Arturio Cordova in Gozales best-regarded film, Skeleton of Mrs. Morales, 1960.

Arturo Cordova in Gozale’s best-regarded film, Skeleton of Mrs. Morales, 1960.

Although never quite as influential as a Luis Buñuel, an Emilio Fernández or an Ismael Rodríguez, Gonzáles was nevertheless a very successful director, best remembered today for two of his later films, La culta dama (The Educated Lady, 1957) and El esqueleto de la señora Morales (Skeleton of Mrs. Morales, 1960). Especially the latter has garnered praise by later critics for its black, morbid humour and witty satire, and its been praised for its hitchcockian qualities. Readers of this blog may take notice of Gonzáles because of his reasonably large contribution to Mexican science fiction movies; he made three more in his career: Conquistador de la luna, La nave de los monstruos (1960) and México 2000 (1983).

Yolanda Varela.

Yolanda Varela.

The supporting cast is on the whole decent. Starlet Yolanda Varela in the female lead gives proof of her acting chops, but her character is bland and on the whole inconsequential. Ariel-winner Arturo Soto Rangel appeared in a number of Hollywood films, including The Treaure of Sierra Madre (1948) and The Big Steal (1949). Ramón Valdés would become a TV star in the seventies in the popular sitcom El Chavo. A young María Victoria appears in a bit part – Victoria soon became one of the country’s most beloved comediennes, winning a Diosa de Plata life achievement award in 2006. Lola Beltrán is probably best known internationally for appearing on the soundtrack of No Country for Old Men (2007). Carlos Bravo y Fernández appeared in Hollywood productions such as Caboblanco (1981), Zorro: The Gay Blade (1981) and the John Carradine science fiction vehicle The Bees (1978). He also appeared in a number of Mexican sci-fis: Échenme al gato (1958), Santo vs. la hija de Frankestein (1972), Santo & Blue Demon vs. Doctor Frankenstein (1974), Visita al pasado (1981) and El superpolicia ochoochenta ‘880’ (1986).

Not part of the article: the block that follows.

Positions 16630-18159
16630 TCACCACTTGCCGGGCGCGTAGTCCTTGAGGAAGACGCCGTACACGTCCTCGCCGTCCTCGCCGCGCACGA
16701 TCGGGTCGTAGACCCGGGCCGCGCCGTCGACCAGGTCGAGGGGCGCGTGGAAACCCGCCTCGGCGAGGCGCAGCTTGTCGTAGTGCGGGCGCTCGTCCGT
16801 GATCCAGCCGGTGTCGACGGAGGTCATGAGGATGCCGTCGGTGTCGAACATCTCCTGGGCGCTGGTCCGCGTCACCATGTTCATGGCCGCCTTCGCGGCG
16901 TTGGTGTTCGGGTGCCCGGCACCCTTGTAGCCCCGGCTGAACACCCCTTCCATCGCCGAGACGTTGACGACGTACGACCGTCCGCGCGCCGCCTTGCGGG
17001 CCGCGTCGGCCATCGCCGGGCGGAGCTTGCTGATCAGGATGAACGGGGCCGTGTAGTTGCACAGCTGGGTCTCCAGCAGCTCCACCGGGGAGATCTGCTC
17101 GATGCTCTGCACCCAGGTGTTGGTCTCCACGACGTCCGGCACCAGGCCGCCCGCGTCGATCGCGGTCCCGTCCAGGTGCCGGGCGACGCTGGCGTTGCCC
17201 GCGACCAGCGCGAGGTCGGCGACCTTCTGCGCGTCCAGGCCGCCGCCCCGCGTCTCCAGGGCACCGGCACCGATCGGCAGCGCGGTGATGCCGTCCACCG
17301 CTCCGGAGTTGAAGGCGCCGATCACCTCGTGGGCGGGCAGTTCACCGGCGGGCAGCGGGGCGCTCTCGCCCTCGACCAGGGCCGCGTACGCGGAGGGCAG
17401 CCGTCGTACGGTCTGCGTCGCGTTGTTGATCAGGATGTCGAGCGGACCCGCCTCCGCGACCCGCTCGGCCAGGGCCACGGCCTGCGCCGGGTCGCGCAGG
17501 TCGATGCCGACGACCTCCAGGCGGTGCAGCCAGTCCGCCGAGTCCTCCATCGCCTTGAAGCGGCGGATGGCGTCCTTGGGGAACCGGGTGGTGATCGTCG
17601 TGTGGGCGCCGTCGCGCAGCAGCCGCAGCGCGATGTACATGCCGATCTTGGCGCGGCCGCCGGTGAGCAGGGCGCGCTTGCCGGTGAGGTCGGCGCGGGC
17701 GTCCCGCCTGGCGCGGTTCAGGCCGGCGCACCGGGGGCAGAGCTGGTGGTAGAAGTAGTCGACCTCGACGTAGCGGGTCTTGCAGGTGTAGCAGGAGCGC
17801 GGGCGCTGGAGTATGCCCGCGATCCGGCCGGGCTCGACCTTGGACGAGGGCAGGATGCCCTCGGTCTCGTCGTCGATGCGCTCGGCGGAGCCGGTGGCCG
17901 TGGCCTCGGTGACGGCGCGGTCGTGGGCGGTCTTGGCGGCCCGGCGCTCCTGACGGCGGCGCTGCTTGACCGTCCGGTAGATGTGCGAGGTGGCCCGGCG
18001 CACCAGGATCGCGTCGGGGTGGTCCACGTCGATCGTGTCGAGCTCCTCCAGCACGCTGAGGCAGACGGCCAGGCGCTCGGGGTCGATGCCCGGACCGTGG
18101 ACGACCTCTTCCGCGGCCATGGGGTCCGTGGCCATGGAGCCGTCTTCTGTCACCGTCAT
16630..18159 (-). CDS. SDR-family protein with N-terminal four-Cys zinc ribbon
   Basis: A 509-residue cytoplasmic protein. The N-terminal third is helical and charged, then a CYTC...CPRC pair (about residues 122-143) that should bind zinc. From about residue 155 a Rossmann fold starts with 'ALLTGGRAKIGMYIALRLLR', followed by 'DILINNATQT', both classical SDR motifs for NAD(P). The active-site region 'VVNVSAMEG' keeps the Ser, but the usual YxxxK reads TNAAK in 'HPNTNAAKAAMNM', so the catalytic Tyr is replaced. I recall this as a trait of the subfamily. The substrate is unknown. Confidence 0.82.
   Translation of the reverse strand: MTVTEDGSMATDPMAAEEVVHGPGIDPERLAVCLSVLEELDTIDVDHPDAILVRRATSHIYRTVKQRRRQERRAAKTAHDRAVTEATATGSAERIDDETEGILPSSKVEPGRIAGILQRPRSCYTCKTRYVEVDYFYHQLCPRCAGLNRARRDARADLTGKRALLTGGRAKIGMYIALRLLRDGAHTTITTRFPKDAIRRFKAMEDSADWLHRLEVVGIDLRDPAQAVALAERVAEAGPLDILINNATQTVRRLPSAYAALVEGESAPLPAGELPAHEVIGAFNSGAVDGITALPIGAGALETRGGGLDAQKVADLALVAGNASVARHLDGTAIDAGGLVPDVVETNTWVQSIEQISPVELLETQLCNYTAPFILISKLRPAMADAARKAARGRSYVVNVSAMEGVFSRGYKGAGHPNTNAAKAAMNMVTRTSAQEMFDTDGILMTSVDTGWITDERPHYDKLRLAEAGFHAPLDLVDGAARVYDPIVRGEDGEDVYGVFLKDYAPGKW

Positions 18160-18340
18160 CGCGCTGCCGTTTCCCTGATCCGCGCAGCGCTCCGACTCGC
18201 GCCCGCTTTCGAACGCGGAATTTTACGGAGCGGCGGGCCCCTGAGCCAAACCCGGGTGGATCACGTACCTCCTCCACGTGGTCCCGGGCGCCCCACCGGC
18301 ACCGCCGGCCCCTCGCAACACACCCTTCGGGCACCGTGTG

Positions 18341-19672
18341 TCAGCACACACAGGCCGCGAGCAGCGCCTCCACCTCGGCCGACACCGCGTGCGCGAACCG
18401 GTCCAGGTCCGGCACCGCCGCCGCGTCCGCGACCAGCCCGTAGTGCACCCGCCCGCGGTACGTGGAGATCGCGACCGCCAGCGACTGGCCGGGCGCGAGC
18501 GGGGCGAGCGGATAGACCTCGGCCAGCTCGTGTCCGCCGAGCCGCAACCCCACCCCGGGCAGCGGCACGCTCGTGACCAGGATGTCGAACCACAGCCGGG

Luis Aragon, left, in Chano Uruetas film The Brainiac, 1962.

Luis Aragon, left, in Chano Urueta’s film The Brainiac, 1962.

Noted character actor Pedro de Aguillón also appeared in a number of sci-fi films: La sombra vengadora (1956), La sombra vengadora vs. La mano negra (1956), El superflaco (1959), The Hell of Frankenstein (1960), La marca del muerto (1961) and El futbolista fenómeno (1979). Luis Aragón appeared in Chano Urueta’s cult movie The Brainiac (1962) and Santo en el hotel de la muerte (1963). Óscar Ortiz de Pinedo acted in The Body Snatcher (1957), La casa del terror (1960), and Conquistador de la luna.

Clavillazo and Arturo Soto Rangel.

Clavillazo and Arturo Soto Rangel.

The science fiction element is at least at the heart of the story, rather than just a MacGuffin, as in El Supersabio. But it is never well explained, other than being ”a serum”, and as such almost magical in nature. The plot, as far as I can tell, is fairly linear and straightforward. However the script is flawed inasmuch as I have described above, and seems to come to a halt halfway through. The low budget is obvious – almost all action takes place indoors in rather nondescript rooms and there are no effects to speak of. All the dramatic events that Clavillazo predicts happen off-screen and we are simply informed that they have taken place. The direction is competent but pedestrian, with mostly boring medium and wide shots, and Gonzáles’ framing is often flat and boring – a good part of the second act consists of two people sitting next to each other on a couch, talking. What small gags that exist, like Clavillazo falling down the stairs or throwing a pie, don’t do much to cheer up the dull stretch.